Following the ground breaking last December, construction has begun on Zaha Hadid’s One Thousand Museum in Miami, with 9,500 cubic yards of concrete already poured. Designed in association with the local architect of record, O’Donnell Dannwolf Partners Architects, the residential skyscraper will rise 62 stories, comprising half- and full-floor residences, duplex townhomes, and a single duplex penthouse, overlooking Museum Park and Biscayne Bay at 1000 Biscayne Boulevard. As a burgeoning area, Museum Park—once called Bicentennial Park—is home to the Peréz Art Museum Miami and will soon be home to the Frost Museum of Science.
Zaha Hadid Architects are no longer the architects of the New National Stadium, Tokyo's headline venue for the 2020 Olympic Games. You probably already knew - ZHA have been making quite a fuss about it, with a 1,400-word statement released last month and a 23-minute video released yesterday, both arguing that scrapping their design is a bad idea.
Clearly, brevity is not one of ZHA's strong suits, so for those who don't have 30-plus minutes to chew their way through both video and statement, the basics are as follows: the official reason given by the Japanese government for scrapping the stadium has been the rising costs of the design. ZHA have countered this complaint by saying that the rising costs are not a result of their design but of an uncompetitive tender process for the construction, and of skyrocketing construction prices across the whole of Tokyo. They add that by starting the project from scratch, Japan risks overshooting their 2020 deadline for the Olympic venue.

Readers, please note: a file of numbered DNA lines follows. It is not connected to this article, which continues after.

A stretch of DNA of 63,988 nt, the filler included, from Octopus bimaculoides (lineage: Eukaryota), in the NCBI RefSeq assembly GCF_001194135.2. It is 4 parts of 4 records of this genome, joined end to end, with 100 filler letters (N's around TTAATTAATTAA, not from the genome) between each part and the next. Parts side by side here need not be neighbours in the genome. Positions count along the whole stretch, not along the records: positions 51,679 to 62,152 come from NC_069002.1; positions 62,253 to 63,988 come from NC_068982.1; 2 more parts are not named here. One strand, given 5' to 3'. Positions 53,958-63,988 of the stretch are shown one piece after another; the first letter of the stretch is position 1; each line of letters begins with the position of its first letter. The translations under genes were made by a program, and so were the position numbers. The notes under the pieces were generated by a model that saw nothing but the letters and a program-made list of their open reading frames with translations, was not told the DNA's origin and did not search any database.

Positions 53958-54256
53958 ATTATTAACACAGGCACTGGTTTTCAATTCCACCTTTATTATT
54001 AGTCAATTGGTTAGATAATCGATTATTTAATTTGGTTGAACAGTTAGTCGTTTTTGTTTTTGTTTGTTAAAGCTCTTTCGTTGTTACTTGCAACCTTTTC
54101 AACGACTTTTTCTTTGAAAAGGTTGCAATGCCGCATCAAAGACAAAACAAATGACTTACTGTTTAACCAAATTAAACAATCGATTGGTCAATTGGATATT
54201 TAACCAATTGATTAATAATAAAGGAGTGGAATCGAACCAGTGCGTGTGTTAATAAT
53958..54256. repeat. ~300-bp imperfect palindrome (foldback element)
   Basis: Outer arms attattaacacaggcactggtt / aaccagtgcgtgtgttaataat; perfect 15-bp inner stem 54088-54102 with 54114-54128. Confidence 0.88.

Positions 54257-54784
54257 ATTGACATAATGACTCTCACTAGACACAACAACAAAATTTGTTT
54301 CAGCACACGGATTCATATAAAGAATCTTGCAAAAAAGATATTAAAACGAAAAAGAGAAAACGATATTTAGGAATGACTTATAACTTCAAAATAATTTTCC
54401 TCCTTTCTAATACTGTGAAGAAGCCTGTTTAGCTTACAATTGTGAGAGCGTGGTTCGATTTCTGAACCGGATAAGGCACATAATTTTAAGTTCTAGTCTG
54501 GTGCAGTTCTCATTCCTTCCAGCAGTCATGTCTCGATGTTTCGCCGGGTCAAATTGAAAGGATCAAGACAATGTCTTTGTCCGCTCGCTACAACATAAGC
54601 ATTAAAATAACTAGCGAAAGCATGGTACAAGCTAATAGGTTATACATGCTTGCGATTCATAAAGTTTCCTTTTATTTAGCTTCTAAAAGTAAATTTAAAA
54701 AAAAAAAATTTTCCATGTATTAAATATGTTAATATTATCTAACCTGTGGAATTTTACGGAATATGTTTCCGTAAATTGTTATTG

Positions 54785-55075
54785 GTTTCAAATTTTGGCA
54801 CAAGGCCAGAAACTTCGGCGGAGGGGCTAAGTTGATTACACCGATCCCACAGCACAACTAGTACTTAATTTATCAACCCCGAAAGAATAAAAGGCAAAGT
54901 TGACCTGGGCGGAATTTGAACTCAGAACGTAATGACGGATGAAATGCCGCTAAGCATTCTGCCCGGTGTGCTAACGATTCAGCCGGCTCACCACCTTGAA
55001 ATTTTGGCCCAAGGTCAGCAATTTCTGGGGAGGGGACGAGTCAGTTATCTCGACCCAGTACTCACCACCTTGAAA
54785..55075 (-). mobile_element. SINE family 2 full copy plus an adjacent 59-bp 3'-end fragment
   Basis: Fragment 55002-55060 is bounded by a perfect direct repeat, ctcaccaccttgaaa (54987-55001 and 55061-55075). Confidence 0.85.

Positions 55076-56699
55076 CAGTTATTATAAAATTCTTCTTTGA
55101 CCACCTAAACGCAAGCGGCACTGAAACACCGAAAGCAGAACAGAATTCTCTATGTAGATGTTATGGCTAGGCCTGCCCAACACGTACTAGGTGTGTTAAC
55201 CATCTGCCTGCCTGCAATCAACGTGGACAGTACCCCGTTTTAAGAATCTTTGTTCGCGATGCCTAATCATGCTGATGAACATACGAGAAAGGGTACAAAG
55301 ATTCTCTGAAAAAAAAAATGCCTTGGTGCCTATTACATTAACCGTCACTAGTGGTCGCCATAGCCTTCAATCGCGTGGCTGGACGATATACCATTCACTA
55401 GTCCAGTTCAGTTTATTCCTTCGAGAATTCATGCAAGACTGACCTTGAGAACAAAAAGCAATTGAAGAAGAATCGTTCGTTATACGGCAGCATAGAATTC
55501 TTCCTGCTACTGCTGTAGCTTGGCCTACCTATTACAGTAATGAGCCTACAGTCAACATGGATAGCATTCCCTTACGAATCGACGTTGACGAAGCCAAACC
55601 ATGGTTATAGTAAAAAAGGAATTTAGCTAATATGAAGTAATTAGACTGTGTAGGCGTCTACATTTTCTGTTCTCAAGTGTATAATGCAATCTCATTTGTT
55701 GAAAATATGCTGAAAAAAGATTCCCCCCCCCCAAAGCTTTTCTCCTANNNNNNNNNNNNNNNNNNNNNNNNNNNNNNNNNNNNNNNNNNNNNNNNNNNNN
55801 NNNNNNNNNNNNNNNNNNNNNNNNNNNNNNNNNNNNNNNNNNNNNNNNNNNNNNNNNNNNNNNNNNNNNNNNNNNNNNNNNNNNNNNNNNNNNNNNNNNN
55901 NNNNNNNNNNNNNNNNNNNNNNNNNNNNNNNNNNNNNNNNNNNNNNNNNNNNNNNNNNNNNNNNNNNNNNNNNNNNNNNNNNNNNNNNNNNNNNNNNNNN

An extra complication is added by the widespread public dislike of the stadium's design, scale and location - most notably coming in the form of a petition led by Fumihiko Maki and Toyo Ito - which has caused some to speculate that Japan's Prime Minister Shinzo Abe is secretly bowing to political pressure. In response, ZHA's video emphasized the features of the design which were either required by the brief or an attempt to respond to the context, in an attempt to absolve themselves from blame.
However, with the decision to start anew now over a month old, the question remains: will ZHA's attempts to win back the project be enough? More importantly, should this campaign be taken seriously?